I wasn’t sure if I needed to suit up completely or brave the elements. So I decided to take pictures first and watch the beekeepers approach and enter their hives. This particular apiary was full of short spiny, desert tolerant plants. The bees buzzed to and fro gracefully. And as if on cue, I mustered my inner courage, and was determined to work through these hives as graceful as I could.
I am used to not wearing gloves since becoming a queen breeder, so it slipped my mind to put some on. I also forgot that I didn’t have a veil on since I had been taking some pictures so I absent-mindedly ventured forward without a veil and no gloves. One of the Moroccan beekeepers noticed and told Mr. Benomar and Mr. El Kharrazi, who also served as our translators. The bees were relatively calm and it wasn’t until they mentioned it to me that I realized I had handled several Apis m. meliffera and Apis m. intermissa hives without the expected protective gear.
I asked Mr. Benomar to translate for me and shared with the beekeepers that it had just slipped my mind. I didn’t want them to think that I was purposely reckless. Given that it was a hot day and there wasn’t a nectar flow, we were all overcome with the bees’ seemingly pleasant natures. One of the beekeepers, who had been keeping bees for 30 years decided he would take his veil off – asking for a very quick picture before he lost his courage. He did not get stung – none of us did that day.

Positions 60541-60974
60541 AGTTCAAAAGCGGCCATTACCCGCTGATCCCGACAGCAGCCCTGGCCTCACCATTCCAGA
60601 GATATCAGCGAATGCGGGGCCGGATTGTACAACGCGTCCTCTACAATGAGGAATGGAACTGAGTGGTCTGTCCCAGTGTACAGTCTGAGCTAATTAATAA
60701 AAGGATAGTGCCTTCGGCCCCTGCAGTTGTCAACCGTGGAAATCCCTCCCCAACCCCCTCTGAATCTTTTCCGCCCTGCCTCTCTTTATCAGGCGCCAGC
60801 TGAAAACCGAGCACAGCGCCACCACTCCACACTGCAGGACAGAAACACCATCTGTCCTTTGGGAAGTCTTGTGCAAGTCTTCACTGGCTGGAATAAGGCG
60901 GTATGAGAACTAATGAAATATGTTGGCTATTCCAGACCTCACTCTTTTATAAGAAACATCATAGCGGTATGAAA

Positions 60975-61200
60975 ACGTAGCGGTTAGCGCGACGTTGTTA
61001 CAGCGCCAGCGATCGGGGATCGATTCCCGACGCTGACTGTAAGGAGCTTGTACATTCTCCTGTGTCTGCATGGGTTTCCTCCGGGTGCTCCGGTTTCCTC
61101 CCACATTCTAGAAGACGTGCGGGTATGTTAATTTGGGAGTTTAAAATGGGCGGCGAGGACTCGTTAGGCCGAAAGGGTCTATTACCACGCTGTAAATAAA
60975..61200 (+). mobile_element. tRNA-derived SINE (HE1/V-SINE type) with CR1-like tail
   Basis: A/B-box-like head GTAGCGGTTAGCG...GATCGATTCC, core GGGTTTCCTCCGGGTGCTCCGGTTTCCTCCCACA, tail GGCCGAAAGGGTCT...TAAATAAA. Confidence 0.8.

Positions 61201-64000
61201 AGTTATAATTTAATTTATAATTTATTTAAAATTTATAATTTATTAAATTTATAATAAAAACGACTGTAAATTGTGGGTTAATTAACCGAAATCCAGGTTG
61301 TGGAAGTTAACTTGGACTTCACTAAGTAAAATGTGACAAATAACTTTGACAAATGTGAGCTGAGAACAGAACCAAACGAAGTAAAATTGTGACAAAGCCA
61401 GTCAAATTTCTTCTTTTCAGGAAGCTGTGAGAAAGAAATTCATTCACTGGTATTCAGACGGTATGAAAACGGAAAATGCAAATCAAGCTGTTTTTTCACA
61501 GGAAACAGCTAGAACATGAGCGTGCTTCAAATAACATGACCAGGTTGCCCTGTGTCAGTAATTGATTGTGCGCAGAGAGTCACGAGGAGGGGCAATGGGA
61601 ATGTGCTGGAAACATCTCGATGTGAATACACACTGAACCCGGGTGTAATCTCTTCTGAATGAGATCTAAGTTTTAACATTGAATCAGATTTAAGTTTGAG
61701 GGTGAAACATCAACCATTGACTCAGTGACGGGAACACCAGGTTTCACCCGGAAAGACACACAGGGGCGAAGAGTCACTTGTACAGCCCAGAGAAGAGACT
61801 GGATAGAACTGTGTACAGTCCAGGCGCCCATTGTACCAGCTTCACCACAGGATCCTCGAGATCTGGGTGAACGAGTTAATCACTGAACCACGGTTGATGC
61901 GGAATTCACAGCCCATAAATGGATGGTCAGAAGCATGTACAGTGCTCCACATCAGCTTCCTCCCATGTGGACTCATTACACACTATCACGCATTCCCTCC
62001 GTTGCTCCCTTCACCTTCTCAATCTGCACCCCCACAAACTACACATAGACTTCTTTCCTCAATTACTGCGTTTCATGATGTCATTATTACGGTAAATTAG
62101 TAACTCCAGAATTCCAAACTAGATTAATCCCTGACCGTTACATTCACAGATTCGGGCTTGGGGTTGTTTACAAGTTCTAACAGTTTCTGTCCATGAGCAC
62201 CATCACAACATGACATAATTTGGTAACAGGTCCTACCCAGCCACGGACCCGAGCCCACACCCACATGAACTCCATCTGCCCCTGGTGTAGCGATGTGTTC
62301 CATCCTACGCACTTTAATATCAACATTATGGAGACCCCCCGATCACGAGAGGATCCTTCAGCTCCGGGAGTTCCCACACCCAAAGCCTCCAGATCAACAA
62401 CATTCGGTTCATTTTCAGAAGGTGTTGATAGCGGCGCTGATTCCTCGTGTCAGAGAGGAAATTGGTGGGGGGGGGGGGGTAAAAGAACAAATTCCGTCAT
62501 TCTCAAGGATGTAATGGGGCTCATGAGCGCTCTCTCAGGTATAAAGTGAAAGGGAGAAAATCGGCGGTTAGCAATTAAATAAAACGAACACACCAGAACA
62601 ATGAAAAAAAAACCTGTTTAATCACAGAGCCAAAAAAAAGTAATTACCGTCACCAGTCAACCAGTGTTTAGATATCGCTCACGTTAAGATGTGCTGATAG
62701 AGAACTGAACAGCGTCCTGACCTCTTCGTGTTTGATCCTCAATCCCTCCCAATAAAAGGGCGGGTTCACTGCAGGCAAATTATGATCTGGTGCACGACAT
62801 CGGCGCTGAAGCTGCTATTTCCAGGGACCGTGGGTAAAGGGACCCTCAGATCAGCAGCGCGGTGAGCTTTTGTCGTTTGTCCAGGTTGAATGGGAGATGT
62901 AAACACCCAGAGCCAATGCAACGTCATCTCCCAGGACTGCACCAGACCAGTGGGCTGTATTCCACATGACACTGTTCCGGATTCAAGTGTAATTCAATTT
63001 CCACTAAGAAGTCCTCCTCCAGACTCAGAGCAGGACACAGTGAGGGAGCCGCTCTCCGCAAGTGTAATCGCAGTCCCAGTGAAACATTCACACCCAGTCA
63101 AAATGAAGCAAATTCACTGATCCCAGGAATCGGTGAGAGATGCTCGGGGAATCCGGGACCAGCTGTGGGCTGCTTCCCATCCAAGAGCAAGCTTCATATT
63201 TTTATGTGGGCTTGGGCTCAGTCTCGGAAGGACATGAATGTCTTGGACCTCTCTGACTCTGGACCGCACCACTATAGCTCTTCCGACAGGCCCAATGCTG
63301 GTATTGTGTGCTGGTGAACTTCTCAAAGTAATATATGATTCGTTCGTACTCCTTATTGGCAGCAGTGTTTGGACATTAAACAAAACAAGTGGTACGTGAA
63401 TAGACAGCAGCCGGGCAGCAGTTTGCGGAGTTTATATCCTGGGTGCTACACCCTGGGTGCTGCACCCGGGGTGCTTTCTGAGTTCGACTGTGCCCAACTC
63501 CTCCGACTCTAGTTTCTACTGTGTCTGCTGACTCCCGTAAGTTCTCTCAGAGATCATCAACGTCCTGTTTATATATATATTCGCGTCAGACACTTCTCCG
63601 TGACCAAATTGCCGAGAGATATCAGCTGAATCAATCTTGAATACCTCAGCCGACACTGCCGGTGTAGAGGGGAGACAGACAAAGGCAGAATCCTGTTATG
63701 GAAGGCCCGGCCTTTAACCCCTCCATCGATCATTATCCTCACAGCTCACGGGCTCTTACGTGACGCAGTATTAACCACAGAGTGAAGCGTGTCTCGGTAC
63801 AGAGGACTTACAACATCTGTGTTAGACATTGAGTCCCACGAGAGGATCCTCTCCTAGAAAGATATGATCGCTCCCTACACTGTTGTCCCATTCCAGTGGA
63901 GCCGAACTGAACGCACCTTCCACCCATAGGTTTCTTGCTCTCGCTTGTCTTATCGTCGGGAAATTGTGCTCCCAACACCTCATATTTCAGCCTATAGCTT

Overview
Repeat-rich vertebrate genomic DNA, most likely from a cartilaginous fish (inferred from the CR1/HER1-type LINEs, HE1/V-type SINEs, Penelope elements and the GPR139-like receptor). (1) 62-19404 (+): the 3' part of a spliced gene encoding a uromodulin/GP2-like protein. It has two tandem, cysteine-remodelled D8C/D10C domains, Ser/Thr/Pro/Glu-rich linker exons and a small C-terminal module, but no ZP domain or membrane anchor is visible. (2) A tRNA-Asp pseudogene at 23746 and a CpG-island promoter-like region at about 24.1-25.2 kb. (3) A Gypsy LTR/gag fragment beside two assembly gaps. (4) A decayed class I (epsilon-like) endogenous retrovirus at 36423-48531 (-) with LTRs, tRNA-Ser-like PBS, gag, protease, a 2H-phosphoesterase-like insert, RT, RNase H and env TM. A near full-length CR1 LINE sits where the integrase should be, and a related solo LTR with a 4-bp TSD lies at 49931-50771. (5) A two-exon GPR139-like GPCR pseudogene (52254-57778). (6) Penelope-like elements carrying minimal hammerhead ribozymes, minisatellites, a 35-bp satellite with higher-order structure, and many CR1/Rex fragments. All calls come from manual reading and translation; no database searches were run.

After poking through a few hives and looking for queens (which were dark colored), we stood by the vehicles and talked shop over chunks of oozing and divine comb honey. And thanks to Mann Lake ltd. who donated some queen rearing supplies, I was able to gift each of the beekeepers with a spring action grafting tool and some JzBz grafting cell cups and queen cages. The beekeepers were thrilled to learn about American queen rearing techniques. And I was thrilled to learn about their efforts to preserve their endemic honey bee strains and Moroccan migratory honey production.